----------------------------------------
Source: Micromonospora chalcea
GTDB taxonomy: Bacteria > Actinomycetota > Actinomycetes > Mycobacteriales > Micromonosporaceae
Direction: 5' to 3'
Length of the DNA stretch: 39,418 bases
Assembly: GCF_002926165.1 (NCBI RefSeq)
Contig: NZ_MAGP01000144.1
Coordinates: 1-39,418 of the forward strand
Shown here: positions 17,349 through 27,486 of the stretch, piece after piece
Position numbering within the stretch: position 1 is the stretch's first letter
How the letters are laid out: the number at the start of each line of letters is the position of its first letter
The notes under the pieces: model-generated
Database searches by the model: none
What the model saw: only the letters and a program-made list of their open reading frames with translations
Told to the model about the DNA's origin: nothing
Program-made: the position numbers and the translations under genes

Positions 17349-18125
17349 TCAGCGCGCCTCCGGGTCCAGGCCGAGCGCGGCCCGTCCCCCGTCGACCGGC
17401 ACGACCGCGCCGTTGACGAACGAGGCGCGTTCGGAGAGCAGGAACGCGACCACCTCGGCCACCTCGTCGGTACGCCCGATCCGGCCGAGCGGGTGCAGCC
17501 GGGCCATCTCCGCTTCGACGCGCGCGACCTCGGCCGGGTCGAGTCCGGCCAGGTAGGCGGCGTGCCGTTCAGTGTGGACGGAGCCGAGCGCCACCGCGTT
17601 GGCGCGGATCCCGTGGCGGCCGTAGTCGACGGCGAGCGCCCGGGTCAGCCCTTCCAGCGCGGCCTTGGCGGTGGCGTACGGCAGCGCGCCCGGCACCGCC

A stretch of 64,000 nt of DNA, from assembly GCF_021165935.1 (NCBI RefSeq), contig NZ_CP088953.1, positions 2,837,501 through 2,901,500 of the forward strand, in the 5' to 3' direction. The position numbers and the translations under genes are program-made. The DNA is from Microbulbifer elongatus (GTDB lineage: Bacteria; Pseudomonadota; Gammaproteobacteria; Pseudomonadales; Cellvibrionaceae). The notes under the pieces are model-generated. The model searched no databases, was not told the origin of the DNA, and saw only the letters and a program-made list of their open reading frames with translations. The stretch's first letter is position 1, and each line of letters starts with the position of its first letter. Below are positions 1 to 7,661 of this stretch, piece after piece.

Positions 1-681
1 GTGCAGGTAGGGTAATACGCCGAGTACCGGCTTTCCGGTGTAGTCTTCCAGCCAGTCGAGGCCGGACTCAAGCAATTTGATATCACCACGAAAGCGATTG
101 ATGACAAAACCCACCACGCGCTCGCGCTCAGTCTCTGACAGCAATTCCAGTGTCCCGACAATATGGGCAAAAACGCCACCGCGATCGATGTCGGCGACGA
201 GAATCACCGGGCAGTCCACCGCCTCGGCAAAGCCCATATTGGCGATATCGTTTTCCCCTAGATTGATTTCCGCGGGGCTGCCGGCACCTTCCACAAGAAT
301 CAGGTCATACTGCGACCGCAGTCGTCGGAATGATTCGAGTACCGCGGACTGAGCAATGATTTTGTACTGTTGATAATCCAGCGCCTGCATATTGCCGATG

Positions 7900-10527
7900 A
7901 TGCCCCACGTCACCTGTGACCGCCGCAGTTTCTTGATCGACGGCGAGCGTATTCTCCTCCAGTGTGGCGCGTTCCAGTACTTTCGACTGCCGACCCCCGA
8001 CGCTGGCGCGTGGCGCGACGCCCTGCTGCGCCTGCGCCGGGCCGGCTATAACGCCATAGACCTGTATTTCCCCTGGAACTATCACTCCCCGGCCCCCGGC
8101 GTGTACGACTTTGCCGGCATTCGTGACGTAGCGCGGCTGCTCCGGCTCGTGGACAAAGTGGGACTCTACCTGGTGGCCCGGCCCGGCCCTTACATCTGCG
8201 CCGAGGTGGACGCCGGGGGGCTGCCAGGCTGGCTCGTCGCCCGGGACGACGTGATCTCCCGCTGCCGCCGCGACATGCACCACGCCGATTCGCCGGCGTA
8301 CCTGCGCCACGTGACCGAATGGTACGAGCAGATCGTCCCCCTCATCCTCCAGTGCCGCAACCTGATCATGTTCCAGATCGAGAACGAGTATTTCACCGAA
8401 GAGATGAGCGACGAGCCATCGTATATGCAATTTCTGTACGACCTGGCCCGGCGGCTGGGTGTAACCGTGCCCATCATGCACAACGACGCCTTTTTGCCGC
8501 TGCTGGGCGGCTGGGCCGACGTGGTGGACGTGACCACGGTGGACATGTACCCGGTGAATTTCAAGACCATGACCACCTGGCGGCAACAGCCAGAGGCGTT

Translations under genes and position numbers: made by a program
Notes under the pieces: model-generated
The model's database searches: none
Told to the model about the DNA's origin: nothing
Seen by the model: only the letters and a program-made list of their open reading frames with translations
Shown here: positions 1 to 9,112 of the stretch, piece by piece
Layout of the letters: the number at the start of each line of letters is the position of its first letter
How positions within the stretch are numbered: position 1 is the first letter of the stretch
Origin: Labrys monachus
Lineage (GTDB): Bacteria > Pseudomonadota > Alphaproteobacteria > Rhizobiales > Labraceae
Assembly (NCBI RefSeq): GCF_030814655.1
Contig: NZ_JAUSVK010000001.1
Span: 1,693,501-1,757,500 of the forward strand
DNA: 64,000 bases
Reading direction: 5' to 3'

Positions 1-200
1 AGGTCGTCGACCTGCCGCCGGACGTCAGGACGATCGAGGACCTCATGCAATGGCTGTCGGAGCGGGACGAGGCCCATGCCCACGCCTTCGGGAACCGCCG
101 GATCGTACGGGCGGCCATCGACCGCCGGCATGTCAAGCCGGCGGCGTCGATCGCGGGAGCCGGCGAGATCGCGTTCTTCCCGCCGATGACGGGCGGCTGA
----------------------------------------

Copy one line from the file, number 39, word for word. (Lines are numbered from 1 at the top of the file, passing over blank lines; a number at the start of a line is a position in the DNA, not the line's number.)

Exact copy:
Told to the model about the DNA's origin: nothing